McAnulty budget cuts undeserved

By Rebekah Devorak | Opinions Editor 

Duquesne University announced that it would be reallocating $1.5 million of its Academic Affairs budget across campus. This means that some schools would be receiving funding cuts, where the money would be removed from one school’s budget and placed into another school or program on campus instead.

For example, according to Duquesne spokeswoman Bridget Fare, funding will be removed from the liberal arts college and the law school and will be funneled into the nursing school and the biomedical engineering program.

It’s one thing to reallocate funds on campus when one school or two is showing a dire need for financial help. In this case, by all means, remove money from one college’s operating education budget to assist the other school’s programs so that students don’t suffer academically.

But I highly doubt that this is the case for the nursing school or for the biomedical engineering program. In fact, U.S. News and World Report just announced that Duquesne’s School of Nursing was ranked 67th overall in its “Best Graduate Schools” ranking, 17 spots higher than the previous year. STEM jobs ranked Duquesne as one of the best schools for its science, technology, engineering and math programs.

Those don’t sound like parts of the campus that are struggling financially to me.

Given this, it is ridiculous that the McAnulty School of Liberal Arts is going to take a $500,000 budget hit — one-third of the entire budget reallocation — when it comprises only one-tenth of the colleges on campus. According to Duquesne’s website, there are approximately 2,000 students that are enrolled in the liberal arts school, comprising over one-fifth of the total number of students that attend Duquesne.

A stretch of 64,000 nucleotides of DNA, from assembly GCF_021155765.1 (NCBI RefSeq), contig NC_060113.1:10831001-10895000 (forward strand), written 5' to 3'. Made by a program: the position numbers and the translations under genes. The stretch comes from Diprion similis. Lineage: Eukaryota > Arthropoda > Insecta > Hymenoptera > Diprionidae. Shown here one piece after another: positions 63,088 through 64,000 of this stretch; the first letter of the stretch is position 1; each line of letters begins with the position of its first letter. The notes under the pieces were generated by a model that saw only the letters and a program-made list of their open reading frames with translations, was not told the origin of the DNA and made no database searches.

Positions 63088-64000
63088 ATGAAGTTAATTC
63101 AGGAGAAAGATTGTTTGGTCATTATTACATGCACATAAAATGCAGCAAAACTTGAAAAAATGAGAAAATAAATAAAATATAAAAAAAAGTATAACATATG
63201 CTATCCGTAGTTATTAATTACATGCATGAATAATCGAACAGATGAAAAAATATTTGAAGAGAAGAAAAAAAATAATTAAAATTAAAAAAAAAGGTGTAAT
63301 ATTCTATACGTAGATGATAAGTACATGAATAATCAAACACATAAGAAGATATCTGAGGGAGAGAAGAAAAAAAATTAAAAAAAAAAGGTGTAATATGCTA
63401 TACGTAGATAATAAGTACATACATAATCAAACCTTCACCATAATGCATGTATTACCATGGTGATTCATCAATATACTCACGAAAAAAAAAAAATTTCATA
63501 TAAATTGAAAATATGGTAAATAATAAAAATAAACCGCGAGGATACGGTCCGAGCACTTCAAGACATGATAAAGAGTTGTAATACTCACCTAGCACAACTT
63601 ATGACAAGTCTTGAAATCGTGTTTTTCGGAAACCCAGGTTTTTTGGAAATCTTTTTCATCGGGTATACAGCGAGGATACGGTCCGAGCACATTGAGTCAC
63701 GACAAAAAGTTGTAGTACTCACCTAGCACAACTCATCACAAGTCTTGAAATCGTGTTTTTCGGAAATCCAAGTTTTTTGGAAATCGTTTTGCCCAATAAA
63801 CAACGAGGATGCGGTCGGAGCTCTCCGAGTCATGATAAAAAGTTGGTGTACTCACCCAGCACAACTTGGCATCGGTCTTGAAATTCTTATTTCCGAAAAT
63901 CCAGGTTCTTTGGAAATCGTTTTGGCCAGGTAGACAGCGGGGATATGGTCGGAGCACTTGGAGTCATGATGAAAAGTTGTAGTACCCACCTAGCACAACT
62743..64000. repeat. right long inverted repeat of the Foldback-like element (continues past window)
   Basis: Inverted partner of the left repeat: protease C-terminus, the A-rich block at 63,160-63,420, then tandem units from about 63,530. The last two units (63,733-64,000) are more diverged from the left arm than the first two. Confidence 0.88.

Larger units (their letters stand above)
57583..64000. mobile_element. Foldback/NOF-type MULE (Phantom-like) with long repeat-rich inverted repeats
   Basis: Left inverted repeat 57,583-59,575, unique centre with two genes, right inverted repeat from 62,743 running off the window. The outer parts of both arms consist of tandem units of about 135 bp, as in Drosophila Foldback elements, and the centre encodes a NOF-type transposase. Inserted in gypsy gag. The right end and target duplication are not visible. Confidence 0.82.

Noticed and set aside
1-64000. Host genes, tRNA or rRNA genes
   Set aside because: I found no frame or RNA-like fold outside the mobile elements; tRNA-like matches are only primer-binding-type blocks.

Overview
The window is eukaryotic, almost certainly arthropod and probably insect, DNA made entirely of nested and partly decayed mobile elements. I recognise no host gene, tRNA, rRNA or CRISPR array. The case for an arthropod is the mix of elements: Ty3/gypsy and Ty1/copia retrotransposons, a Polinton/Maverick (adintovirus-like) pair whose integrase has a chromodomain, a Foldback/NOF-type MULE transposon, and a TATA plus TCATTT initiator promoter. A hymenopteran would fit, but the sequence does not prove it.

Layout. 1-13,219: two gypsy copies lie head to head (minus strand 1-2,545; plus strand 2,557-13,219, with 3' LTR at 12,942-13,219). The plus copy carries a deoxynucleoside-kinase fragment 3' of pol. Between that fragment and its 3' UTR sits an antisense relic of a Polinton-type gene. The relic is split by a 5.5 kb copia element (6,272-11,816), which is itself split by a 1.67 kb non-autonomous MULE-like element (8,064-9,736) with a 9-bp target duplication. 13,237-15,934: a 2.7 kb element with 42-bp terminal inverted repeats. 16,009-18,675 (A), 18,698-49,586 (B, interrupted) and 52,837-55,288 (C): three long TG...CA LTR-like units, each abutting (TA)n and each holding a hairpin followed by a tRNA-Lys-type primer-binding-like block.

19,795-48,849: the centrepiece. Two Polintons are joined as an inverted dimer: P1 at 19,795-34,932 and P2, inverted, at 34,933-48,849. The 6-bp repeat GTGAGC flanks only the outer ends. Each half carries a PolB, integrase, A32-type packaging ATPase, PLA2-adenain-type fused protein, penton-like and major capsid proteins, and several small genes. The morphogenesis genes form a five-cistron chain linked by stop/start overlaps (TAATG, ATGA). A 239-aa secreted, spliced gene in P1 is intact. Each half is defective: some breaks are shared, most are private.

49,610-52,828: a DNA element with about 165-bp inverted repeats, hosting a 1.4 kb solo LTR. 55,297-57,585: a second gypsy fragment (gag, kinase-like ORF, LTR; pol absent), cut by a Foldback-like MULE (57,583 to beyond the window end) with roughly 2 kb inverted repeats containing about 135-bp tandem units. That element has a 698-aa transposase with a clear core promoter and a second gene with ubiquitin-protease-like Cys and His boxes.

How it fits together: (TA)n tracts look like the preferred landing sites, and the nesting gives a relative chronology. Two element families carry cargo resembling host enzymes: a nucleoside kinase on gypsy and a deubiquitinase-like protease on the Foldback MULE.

So why should the McAnulty School of Liberal Arts be the one to take the brunt of the budget cut? Why should liberal arts students have to have resources ripped from them when they make up a considerable part of the campus student body? Are the tuition dollars that these students pay to this university somehow inferior than those that are paid in other schools across campus? Money is money. So how are they somehow less-deserving of a quality education?

This is even more ironic when you consider that Duquesne vows to commit itself to “excellence in liberal … education” in its mission statement.

Science and medical programs, in both high schools and colleges across the nation, are incredibly popular right now. There’s a forceful push for getting students involved in science, technology, engineering and math programs in the current moment that is reminiscent of education trends during the 1960s space race.

However, just because the sciences’ popularity is growing does not mean interest in the liberal arts field is waning. These are not mutually-exclusive ideas, though they always seem to be treated as such — and unfairly so. According to the Association of American Colleges & Universities, over 9.6 million people have degrees in the humanities or social sciences.

A 2016 Forbes article argues that a degree in liberal arts is just as important as a degree in science. A liberal arts education encourages students to have a multi-faceted view of the world and to see problems through different perspectives. It breeds critical thinking skills and strong communication skills through reading and writing. It flames creativity.

How are these not important qualities in today’s world? How are these skills deserving of budget cuts? Students should not have to chance an inferior education with lackluster funding simply because they are not interested in chemistry or nursing.

Duquesne is ranked highly for some of its liberal arts programs according to U.S. News and World Report, including English and philosophy. If the university continues to shred McAnulty’s budget year after year, these rankings won’t happen. A school can’t compete if they don’t have the resources to do so.

And resources? They cost money.

The McAnulty School of Liberal Arts and the students enrolled there do not deserve to have $500,000 of their academic budget taken away.

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